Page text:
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"Making a Murderer" attorney seeks more evidence testing in Steven Avery case

MADISON, Wis. --  The attorney for a Wisconsin inmate featured in the hit Netflix documentary series “Making a Murderer” has filed a motion seeking permission to perform extensive scientific tests on evidence she believes will show he’s innocent.

"Murderer" conviction overturned 05:39

Steven Avery is serving a life sentence after a jury convicted him in 2007 of killing 25-year-old Teresa Halbach in his family’s Manitowoc County salvage yard in 2005. Avery insists the authorities framed him. 

The case was the focus of a 10-part Netflix series that generated new scrutiny of the conviction nationally and prompted armchair sleuths to flood social media.

His attorney, Kathleen Zellner, filed the motion for testing Friday. She told reporters outside the courthouse that she wants to date blood and DNA found at the scene to see if it was planted.

She says no one who is guilty would ever agree to such testing. She said the results will show Avery isn’t guilty and someone else killed Halbach.

“The most reassuring thing is that we are going to get to the bottom of who killed Teresa Halbach,” Zellner said. “And we firmly believe that we will establish it was not Steven Avery.”

Also convicted in Halbach’s murder was Avery’s nephew, Brendan Dassey. Dassey was 16 when Halbach was killed after she went to the Avery family auto salvage yard to photograph some vehicles. A separate jury convicted Dassey in 2007 of being party to first-degree intentional homicide, mutilating a corpse and sexual assault, and he was sentenced to life in prison. Dassey confessed to helping Avery carry out the rape and murder of Halbach, but attorneys argued that the confession was coerced and that his constitutional rights were violated throughout the investigation. 

Aug. 12, a federal judge agreed, ruling Dassey’s confession involuntary because of his young age, his intellectual deficits, the absence of a supportive adult during his interrogation and detectives’ “deceptive interrogation tactics that overbore Dassey’s free will.” The ruling vacated Dassey’s conviction.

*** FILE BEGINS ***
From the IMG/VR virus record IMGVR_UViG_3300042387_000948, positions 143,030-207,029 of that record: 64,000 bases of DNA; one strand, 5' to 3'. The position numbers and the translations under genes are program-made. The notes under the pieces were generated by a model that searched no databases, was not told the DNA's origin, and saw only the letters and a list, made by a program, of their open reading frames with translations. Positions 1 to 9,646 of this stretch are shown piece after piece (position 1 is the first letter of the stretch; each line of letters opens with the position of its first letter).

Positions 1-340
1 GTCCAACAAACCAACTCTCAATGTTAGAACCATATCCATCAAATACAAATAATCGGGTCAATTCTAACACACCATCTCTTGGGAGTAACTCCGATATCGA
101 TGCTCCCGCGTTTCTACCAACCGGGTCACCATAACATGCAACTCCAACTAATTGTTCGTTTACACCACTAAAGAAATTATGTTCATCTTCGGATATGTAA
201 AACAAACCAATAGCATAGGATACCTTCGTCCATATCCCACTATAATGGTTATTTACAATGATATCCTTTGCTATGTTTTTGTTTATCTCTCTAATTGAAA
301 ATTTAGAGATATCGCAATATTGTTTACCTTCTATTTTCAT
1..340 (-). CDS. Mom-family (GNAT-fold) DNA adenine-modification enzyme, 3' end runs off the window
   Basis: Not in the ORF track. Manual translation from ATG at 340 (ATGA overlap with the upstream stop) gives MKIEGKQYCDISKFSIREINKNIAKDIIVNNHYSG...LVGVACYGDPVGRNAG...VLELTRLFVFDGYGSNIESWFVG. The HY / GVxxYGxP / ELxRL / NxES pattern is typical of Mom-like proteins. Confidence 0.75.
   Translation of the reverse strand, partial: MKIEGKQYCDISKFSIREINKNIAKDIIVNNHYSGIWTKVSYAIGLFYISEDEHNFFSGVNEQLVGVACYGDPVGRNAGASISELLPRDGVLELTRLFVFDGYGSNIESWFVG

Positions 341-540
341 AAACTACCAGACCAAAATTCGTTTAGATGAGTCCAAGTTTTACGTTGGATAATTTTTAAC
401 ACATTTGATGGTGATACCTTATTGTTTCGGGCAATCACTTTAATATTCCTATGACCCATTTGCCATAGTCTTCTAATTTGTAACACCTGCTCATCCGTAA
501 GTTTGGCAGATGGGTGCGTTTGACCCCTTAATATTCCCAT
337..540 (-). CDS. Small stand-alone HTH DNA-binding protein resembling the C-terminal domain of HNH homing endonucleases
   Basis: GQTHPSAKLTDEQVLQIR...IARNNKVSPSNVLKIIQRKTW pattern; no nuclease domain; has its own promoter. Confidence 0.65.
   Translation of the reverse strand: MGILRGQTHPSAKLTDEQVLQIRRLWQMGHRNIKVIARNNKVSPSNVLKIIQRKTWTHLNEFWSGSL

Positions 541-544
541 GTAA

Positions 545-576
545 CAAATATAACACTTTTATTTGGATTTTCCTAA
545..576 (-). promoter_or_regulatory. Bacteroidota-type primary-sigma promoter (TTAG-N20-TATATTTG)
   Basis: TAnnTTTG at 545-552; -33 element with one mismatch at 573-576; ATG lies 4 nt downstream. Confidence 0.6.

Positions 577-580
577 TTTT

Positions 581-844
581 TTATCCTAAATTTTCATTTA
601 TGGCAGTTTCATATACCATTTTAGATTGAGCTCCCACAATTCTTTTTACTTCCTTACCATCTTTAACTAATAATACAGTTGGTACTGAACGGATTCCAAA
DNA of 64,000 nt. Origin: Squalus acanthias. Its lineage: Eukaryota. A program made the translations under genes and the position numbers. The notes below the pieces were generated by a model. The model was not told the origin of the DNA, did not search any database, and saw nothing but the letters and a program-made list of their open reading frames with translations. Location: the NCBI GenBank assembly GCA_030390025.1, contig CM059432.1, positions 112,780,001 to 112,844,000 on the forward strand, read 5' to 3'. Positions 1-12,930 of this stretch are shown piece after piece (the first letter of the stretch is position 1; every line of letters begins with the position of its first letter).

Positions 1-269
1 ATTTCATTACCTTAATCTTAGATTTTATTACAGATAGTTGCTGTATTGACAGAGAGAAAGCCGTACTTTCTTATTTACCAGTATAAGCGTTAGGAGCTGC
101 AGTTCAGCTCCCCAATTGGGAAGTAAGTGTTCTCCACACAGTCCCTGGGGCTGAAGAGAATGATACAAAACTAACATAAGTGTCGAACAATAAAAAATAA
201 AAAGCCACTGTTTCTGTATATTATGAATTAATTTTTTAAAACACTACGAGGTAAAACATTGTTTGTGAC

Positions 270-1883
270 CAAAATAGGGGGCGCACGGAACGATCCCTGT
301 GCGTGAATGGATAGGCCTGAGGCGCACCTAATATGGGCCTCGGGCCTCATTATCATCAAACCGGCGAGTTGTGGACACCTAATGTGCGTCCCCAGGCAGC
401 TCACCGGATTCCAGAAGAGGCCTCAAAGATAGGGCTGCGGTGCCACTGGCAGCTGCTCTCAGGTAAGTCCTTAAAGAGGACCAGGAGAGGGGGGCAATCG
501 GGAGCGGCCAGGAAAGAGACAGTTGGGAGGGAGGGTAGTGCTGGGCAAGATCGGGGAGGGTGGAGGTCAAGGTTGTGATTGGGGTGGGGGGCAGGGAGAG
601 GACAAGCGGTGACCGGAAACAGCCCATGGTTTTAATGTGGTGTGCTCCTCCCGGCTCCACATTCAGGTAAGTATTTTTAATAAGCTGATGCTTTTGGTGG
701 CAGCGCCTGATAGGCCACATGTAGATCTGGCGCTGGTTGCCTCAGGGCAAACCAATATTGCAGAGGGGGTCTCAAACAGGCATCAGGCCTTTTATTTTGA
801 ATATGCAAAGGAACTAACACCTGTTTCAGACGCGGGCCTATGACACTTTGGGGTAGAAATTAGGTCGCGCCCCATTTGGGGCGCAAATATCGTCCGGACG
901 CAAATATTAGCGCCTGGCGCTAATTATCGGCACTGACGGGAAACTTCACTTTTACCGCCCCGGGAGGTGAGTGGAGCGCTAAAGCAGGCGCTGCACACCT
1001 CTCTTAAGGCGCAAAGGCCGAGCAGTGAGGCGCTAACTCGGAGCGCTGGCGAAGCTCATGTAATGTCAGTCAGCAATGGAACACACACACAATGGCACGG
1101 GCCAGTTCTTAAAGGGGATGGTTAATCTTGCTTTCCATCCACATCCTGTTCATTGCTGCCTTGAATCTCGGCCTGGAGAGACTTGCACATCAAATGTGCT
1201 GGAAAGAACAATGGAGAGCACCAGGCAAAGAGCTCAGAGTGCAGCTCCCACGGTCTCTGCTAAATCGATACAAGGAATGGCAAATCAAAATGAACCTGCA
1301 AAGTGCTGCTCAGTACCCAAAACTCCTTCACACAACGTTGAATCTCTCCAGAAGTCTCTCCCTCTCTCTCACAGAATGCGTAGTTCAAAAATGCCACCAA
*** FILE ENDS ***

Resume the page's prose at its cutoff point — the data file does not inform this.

The state Justice Department has 90 days to appeal the ruling or decide whether to retry him. If the agency chooses to do nothing, he will go free.

The case fascinated the public. Avery rose to fame in 2003 when he was released from prison after spending 18 years behind bars for rape; a DNA test showed he didn’t assault the woman. The case raised questions about eyewitness reliability and illustrated the power of DNA testing.

Avery contended the police framed him for Halbach’s death because the rape exoneration embarrassed them and he had a $36 million wrongful conviction lawsuit pending against Manitowoc County. That lawsuit collapsed when he was arrested in Halbach’s death.

Avery has alleged that investigators planted blood taken from him during the rape case and planted Halbach’s DNA at the scene.

He argued in an appeal that he should have been allowed to blame others for Halbach’s death, that police illegally searched his trailer and that a judge improperly replaced a juror during deliberations. A state appeals court rejected those arguments in 2011.

The “Making a Murderer” documentary raised questions about investigators’ integrity in the Halbach case. Prosecutors insisted the show was one-sided but it still created a national groundswell of support for Avery and Dassey.

Zellner said after Dassey’s conviction was tossed this month she was confident Avery’s conviction would be overturned as well, “when an unbiased court reviews all of the new evidence we have.”

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